4 1-3 Next I turned my attention to all the outrageous violence that takes place on this planet—the tears of the victims, no one to comfort them; the iron grip of oppressors, no one to rescue the victims from them. So I congratulated the dead who are already dead instead of the living who are still alive. But luckier than the dead or the living is the person who has never even been, who has never seen the bad business that takes place on this earth.
4 Then I observed all the work and ambition motivated by envy. What a waste! Smoke. And spitting into the wind.
5 The fool sits back and takes it easy,
His sloth is slow suicide.
6 One handful of peaceful repose
Is better than two fistfuls of worried work—
More spitting into the wind.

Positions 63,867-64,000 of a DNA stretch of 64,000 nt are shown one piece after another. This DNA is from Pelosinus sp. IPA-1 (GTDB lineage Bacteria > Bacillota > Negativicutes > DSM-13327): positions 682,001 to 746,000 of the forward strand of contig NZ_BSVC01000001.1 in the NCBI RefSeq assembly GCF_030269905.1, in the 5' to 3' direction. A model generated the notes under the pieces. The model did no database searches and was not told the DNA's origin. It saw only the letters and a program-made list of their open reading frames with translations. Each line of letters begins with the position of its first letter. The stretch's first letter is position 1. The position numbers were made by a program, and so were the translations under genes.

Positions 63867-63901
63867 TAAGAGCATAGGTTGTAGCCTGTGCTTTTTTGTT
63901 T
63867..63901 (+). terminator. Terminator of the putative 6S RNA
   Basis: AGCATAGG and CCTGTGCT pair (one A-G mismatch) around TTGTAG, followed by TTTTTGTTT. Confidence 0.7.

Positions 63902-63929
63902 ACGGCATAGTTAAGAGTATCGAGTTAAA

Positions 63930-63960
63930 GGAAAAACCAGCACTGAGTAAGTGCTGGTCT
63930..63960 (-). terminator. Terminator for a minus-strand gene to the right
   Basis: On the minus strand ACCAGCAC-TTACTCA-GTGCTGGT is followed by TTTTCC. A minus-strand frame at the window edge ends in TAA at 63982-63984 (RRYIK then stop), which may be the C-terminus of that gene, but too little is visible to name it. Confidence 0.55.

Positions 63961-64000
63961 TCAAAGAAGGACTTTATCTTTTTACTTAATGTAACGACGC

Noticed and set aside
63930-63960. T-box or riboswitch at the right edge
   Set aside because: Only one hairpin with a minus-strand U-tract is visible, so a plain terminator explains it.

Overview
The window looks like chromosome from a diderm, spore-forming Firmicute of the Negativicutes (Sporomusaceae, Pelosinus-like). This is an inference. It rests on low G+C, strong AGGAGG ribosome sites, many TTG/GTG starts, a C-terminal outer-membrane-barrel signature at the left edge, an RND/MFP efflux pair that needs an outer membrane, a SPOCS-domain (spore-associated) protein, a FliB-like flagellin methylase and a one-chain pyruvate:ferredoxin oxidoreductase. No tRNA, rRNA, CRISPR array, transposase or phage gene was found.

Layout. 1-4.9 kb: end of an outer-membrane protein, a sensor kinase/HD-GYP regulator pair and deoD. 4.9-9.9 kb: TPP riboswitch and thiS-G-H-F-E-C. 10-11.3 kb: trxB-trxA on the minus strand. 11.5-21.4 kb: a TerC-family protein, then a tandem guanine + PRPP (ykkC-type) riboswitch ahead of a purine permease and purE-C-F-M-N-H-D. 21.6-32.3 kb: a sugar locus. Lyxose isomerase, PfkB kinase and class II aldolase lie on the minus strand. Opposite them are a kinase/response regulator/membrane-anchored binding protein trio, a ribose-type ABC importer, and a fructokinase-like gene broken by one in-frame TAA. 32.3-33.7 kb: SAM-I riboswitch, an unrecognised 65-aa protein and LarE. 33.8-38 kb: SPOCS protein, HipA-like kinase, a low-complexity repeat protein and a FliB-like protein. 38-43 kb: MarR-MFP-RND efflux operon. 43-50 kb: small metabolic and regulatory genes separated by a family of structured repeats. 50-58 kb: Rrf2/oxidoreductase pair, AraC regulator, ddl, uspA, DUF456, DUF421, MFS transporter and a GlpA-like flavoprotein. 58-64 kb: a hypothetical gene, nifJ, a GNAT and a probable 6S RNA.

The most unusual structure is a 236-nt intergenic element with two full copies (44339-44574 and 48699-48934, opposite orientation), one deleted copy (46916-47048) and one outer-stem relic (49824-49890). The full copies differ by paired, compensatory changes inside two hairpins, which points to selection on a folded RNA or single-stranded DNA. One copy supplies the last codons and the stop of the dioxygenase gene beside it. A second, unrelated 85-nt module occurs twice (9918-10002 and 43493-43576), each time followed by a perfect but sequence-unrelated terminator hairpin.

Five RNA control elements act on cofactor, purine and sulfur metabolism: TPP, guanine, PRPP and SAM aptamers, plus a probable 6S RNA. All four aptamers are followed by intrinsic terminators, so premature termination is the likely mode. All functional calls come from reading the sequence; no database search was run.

Why Am I Working Like a Dog?
7-8 I turned my head and saw yet another wisp of smoke on its way to nothingness: a solitary person, completely alone—no children, no family, no friends—yet working obsessively late into the night, compulsively greedy for more and more, never bothering to ask, “Why am I working like a dog, never having any fun? And who cares?” More smoke. A bad business.
9-10 It’s better to have a partner than go it alone.
Share the work, share the wealth.
And if one falls down, the other helps,
But if there’s no one to help, tough!
11 Two in a bed warm each other.
Alone, you shiver all night.
12 By yourself you’re unprotected.
With a friend you can face the worst.
Can you round up a third?
A three-stranded rope isn’t easily snapped.
13-16 A poor youngster with some wisdom is better off than an old but foolish king who doesn’t know which end is up. I saw a youth just like this start with nothing and go from rags to riches, and I saw everyone rally to the rule of this young successor to the king. Even so, the excitement died quickly, the throngs of people soon lost interest. Can’t you see it’s only smoke? And spitting into the wind?